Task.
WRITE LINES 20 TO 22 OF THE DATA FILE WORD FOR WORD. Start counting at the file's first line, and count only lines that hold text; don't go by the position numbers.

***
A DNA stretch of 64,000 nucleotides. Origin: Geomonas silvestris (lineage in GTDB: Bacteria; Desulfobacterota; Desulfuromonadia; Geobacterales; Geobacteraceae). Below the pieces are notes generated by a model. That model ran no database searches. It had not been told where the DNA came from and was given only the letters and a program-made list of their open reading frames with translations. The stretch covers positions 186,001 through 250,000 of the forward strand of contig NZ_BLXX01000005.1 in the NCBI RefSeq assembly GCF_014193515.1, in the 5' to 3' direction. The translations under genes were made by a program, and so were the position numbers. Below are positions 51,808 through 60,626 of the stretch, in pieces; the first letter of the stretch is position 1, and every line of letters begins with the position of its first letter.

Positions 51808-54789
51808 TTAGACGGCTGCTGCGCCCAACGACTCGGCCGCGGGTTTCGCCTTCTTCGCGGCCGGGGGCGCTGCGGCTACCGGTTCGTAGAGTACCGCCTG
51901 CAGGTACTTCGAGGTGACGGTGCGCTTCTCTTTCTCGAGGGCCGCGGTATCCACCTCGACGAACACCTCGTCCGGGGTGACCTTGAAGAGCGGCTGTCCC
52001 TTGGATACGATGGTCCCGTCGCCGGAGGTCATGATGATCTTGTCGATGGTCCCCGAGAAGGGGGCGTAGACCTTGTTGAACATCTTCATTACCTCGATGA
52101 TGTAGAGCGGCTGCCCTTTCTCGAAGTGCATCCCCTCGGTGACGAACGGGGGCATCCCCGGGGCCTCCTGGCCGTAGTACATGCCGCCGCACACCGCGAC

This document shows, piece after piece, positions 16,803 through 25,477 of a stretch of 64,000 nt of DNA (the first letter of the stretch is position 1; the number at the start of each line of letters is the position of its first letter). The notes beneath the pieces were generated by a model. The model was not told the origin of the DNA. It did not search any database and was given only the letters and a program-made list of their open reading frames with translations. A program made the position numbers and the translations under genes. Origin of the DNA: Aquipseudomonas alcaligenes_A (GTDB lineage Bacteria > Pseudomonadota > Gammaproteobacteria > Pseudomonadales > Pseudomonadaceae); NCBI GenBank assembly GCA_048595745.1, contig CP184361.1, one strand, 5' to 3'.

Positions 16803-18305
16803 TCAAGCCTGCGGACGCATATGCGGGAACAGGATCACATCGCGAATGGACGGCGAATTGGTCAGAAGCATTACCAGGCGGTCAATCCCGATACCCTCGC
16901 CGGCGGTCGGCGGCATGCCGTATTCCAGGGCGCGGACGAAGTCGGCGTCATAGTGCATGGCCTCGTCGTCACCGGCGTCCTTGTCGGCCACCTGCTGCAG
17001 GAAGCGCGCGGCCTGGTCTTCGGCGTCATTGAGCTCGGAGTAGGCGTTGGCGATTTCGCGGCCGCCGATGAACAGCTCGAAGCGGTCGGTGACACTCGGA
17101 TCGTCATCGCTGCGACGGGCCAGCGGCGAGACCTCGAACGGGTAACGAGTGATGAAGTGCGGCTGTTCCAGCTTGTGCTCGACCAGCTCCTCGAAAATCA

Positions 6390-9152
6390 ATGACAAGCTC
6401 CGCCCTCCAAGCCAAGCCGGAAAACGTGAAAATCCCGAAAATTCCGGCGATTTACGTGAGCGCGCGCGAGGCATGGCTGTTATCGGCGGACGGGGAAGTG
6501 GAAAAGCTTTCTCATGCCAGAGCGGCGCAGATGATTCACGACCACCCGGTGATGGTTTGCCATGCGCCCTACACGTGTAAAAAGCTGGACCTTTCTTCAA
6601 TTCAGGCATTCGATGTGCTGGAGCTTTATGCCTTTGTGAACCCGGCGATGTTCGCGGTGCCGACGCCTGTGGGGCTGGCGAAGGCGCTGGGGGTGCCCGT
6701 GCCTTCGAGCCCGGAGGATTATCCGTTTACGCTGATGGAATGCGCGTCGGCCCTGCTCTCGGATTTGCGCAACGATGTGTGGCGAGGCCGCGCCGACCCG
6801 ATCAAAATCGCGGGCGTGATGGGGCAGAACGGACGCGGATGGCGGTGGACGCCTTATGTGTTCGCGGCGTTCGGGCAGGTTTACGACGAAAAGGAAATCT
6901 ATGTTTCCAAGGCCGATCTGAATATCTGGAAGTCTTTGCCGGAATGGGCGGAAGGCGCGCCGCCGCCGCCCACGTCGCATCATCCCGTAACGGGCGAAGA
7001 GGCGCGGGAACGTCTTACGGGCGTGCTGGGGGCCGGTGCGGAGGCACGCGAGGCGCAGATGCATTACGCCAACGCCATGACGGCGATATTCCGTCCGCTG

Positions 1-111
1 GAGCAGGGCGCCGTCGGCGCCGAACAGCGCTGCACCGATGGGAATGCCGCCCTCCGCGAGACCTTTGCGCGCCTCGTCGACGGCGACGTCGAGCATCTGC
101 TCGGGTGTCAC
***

6901 ATGTTTCCAAGGCCGATCTGAATATCTGGAAGTCTTTGCCGGAATGGGCGGAAGGCGCGCCGCCGCCGCCCACGTCGCATCATCCCGTAACGGGCGAAGA
7001 GGCGCGGGAACGTCTTACGGGCGTGCTGGGGGCCGGTGCGGAGGCACGCGAGGCGCAGATGCATTACGCCAACGCCATGACGGCGATATTCCGTCCGCTG

Positions 1-111